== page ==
Did the San Francisco Gold Rush really happen? Are you sure? Because I’m starting to wonder if I didn’t dream it.
I know there are stories, but a recent encounter in Chinatown has me rethinking the validity of the events in California in 1849. If it really was as important an event as we’ve been led to believe, then why aren’t there more tacky souvenirs?
Last week I was invited to a dinner with the president of my alma mater and since she had come all the way to California from Ohio, I thought I’d give her a little welcome-to-San-Francisco gift.
Like all of my good ideas, it came to me too late to gel into anything more than a last-minute scramble to fruition. It’s all fun and games until someone has to go shopping in Chinatown in a cocktail dress.
The day before the dinner, my husband, my mother-in-law and I were sitting at lunch and I said, “I’d like to give Dr. Warren something from San Francisco.”
My husband, who loves a theme as much as I do, started brainstorming on a connection between our city and my university, which isn’t easy, because our mascot is an Identity Crisis. We are the Kent State Golden Flashes, which, as far as I can tell, is a phenomenon. Not even an element or a scientific discovery, and certainly not an animal, although that doesn’t stop Kent State from putting a t-shirt on an eagle for football games. In the past, we’ve used a lightning bolt as our school mascot, but people kept getting electrocuted. Briefly we used a golden retriever, but that breed is too cuddly to beat anyone at any sport. The dog, Flash, stood forlornly on the sidelines with a saddle-type coat on, smiling and panting. We lost a lot of games. Incidentally, before we were the Golden Flashes, we were the Silver Foxes. They should have stuck with that. We could have had Kenny Rogers and Leslie Nielsen trot up and down the sidelines.
But now we’ve got the eagle, which is no help, and we’re still the Golden Flashes, so here was my husband: “Golden flashes – – flash — flashy — golden – golden ticket . . . Go-o-o-o-ldy goldygold — flash gold — flash your gold — gold . . . Gold rush!” There was my connection: I would give the university president a little souvenir of the Gold Rush and make some punny statement about the Golden Flashes being in a “rush” to take on the world. I would try to work in some blue, since our colors are blue and gold.
The next day I had a dryer repairman coming in the morning, so as soon as I was free, I ran down to Chinatown to look for a souvenir that depicts the Gold Rush part of San Francisco’s history. How hard could it be?, I thought. The whole reason the entire city is even here is because of that sudden and spontaneous onslaught of desperate, greedy, horny men from all over the world, an onslaught that spawned legends and jewelry and cheerleaders and generations of white-trash rich.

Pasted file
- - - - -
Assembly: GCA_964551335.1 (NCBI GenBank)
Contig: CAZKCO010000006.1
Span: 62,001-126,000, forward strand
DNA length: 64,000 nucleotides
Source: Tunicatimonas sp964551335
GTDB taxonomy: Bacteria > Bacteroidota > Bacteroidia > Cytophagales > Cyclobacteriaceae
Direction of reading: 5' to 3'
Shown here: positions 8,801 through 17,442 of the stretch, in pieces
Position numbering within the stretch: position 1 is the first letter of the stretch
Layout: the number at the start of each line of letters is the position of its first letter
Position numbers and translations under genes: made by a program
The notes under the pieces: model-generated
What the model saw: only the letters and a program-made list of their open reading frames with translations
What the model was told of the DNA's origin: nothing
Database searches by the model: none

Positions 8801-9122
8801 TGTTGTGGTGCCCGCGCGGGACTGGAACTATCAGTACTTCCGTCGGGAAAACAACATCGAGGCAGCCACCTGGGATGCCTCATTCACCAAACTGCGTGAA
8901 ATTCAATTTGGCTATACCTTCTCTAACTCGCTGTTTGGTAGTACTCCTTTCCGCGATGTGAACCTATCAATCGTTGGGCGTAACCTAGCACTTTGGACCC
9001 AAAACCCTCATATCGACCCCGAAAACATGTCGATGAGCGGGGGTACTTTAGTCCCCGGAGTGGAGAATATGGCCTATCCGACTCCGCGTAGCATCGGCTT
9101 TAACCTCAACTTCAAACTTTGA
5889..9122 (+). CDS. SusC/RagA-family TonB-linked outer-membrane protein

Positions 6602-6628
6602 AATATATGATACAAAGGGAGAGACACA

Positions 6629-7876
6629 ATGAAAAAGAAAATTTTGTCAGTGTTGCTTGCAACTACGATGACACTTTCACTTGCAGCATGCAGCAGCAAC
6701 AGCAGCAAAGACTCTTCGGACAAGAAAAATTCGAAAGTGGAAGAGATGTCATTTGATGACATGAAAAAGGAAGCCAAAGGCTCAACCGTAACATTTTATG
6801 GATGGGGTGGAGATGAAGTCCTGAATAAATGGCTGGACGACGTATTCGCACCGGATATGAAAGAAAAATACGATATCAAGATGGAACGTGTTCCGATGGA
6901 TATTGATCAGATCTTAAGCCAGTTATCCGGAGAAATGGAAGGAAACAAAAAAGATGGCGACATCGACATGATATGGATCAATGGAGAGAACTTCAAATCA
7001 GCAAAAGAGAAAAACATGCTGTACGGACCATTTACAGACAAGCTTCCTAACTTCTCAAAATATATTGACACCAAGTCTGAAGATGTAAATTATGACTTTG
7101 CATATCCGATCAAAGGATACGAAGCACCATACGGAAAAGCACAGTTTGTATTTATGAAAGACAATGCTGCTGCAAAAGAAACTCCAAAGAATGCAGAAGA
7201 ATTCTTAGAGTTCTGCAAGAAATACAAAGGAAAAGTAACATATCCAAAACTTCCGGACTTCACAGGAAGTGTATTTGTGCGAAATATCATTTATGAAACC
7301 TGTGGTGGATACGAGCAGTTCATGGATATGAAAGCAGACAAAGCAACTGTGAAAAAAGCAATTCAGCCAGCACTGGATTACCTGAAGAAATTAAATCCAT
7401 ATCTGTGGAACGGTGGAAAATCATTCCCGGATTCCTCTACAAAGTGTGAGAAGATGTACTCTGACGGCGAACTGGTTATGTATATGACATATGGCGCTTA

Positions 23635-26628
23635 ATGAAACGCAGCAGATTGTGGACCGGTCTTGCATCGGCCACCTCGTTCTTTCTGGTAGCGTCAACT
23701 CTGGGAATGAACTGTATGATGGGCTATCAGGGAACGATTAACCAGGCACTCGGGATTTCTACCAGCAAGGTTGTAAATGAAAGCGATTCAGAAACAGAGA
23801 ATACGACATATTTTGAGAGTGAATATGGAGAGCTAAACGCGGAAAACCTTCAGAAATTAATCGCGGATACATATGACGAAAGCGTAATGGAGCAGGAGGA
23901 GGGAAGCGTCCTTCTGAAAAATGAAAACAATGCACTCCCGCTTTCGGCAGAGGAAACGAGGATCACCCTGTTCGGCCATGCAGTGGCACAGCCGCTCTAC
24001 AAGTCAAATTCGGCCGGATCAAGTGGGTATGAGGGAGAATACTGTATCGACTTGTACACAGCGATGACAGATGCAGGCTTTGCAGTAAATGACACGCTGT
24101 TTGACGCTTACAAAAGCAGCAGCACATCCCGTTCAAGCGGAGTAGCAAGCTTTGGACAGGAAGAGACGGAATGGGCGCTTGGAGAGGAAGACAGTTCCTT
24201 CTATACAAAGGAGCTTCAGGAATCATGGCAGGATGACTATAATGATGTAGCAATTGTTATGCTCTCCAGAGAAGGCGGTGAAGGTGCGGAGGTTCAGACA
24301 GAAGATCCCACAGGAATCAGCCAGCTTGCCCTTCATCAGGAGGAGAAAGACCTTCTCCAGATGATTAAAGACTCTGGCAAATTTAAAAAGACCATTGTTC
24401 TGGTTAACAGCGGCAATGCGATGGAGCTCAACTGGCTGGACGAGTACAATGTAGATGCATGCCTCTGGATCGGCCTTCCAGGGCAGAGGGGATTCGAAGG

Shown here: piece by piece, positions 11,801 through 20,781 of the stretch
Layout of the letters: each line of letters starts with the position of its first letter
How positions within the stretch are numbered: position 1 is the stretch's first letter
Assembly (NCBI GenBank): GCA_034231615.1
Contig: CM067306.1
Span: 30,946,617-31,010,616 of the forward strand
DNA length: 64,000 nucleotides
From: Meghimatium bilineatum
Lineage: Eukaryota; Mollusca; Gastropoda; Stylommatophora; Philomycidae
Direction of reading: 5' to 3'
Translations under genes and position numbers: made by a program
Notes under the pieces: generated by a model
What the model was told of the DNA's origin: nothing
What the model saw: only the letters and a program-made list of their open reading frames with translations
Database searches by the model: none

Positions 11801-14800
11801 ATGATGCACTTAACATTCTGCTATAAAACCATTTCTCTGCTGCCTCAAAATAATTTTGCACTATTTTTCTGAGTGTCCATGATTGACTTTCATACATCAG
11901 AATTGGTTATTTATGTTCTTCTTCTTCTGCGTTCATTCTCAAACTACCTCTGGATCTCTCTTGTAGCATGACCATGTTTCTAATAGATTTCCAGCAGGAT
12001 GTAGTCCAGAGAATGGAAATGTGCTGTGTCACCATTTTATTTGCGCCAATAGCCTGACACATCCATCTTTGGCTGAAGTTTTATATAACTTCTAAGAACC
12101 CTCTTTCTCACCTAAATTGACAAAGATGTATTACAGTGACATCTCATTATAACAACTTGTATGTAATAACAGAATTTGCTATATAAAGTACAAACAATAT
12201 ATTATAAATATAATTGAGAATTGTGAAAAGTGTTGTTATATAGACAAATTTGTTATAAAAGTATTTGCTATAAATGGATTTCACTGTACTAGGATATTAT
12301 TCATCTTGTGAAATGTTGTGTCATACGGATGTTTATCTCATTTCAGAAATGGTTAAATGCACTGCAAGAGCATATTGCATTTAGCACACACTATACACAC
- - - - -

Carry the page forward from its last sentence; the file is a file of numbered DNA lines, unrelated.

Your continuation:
And an onslaught of which the purveyors of the fine crap in Chinatown are unaware.
“Good ross? Gode russ?” I asked seven or eight shopkeepers if they had any crap – I mean – souvenirs depicting the Gold Rush. I started to doubt it even happened. I made a mental note to check Snopes when I got home. The shops obviously thought there was more money in the cable car, the Golden Gate Bridge, Alcatraz, and the potential legalization of marijuana. A couple shopkeepers pointed to tiny gold tin cups with prison bars (they also came in silver and bronze) and were pretty disappointed when I left empty handed. Things went further downhill when I tried to explain. “You know, 1849? When people came here to find gold?” I made panning motions with my hands. I even gave possible examples. “You know, like maybe you might have a little miner or a big chunk of gold on a magnet . . . Not real gold,” because at this point he’s shaking his head and looks worried that I might rob him, “but like just a, kind of a . . . OK, thanks. Bye-bye now.”
After checking out four blocks of Grant Avenue, up one side and down the other, I confirmed my earlier suspicion that all the shops in Chinatown are the same. If one doesn’t have something, none of them have it. They’re all owned and operated by Xi Jinping, China’s president, who decides at the start of San Francisco’s tourist season what souvenirs will be sold, as well as the ratio of San Francisco chachki to China chachki. If Canton Bazaar has seven plastic dragons for every three cable car ashtrays, then Asian Image will, too. And if Old Shanghai has two waving cats for every shot glass with a quote from Al Capone, then Jade Bazaar will, too.
In the end, I gave her a San Francisco Christmas tree ornament that was technically gold in color, and I put it in a blue bag. No puns were required. And no one’s dignity was harmed in this gift giving incident.
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Read more of Diane’s Just Humor Me columns here. Sign up for our weekly e-newsletter to get new blog post notifications. And if you like her blog, you’ll love her book, Home Sweet Homes: How Bundt Cakes, Bubble Wrap, and My Accent Helped Me Survive Nine Moves.